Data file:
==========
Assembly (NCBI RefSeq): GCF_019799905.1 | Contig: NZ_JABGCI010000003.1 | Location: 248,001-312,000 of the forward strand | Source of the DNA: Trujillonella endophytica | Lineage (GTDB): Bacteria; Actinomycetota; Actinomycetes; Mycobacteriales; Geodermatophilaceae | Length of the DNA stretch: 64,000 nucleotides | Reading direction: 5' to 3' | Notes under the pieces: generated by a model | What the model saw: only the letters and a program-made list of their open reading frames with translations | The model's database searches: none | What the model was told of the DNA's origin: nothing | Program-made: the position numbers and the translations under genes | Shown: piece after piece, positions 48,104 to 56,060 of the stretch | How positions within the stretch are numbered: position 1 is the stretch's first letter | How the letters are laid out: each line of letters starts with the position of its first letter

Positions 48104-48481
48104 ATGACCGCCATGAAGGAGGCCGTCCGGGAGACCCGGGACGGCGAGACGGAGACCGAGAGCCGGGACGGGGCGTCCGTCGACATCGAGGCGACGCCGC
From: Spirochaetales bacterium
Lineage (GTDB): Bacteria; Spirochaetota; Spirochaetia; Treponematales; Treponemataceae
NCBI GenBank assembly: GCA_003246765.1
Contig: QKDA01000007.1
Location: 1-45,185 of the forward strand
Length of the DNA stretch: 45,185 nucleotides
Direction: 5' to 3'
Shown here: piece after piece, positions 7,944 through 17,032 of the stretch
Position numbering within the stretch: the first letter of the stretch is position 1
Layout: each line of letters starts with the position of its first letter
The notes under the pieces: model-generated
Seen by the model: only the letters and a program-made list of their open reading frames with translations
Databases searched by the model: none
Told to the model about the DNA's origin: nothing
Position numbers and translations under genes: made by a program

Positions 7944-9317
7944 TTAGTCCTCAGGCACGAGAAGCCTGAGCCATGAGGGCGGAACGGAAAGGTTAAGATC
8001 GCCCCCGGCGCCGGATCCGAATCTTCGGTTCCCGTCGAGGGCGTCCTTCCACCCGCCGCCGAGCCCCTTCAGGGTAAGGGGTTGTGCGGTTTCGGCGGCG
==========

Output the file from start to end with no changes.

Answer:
Assembly (NCBI RefSeq): GCF_019799905.1 | Contig: NZ_JABGCI010000003.1 | Location: 248,001-312,000 of the forward strand | Source of the DNA: Trujillonella endophytica | Lineage (GTDB): Bacteria; Actinomycetota; Actinomycetes; Mycobacteriales; Geodermatophilaceae | Length of the DNA stretch: 64,000 nucleotides | Reading direction: 5' to 3' | Notes under the pieces: generated by a model | What the model saw: only the letters and a program-made list of their open reading frames with translations | The model's database searches: none | What the model was told of the DNA's origin: nothing | Program-made: the position numbers and the translations under genes | Shown: piece after piece, positions 48,104 to 56,060 of the stretch | How positions within the stretch are numbered: position 1 is the stretch's first letter | How the letters are laid out: each line of letters starts with the position of its first letter

Positions 48104-48481
48104 ATGACCGCCATGAAGGAGGCCGTCCGGGAGACCCGGGACGGCGAGACGGAGACCGAGAGCCGGGACGGGGCGTCCGTCGACATCGAGGCGACGCCGC
From: Spirochaetales bacterium
Lineage (GTDB): Bacteria; Spirochaetota; Spirochaetia; Treponematales; Treponemataceae
NCBI GenBank assembly: GCA_003246765.1
Contig: QKDA01000007.1
Location: 1-45,185 of the forward strand
Length of the DNA stretch: 45,185 nucleotides
Direction: 5' to 3'
Shown here: piece after piece, positions 7,944 through 17,032 of the stretch
Position numbering within the stretch: the first letter of the stretch is position 1
Layout: each line of letters starts with the position of its first letter
The notes under the pieces: model-generated
Seen by the model: only the letters and a program-made list of their open reading frames with translations
Databases searched by the model: none
Told to the model about the DNA's origin: nothing
Position numbers and translations under genes: made by a program

Positions 7944-9317
7944 TTAGTCCTCAGGCACGAGAAGCCTGAGCCATGAGGGCGGAACGGAAAGGTTAAGATC
8001 GCCCCCGGCGCCGGATCCGAATCTTCGGTTCCCGTCGAGGGCGTCCTTCCACCCGCCGCCGAGCCCCTTCAGGGTAAGGGGTTGTGCGGTTTCGGCGGCG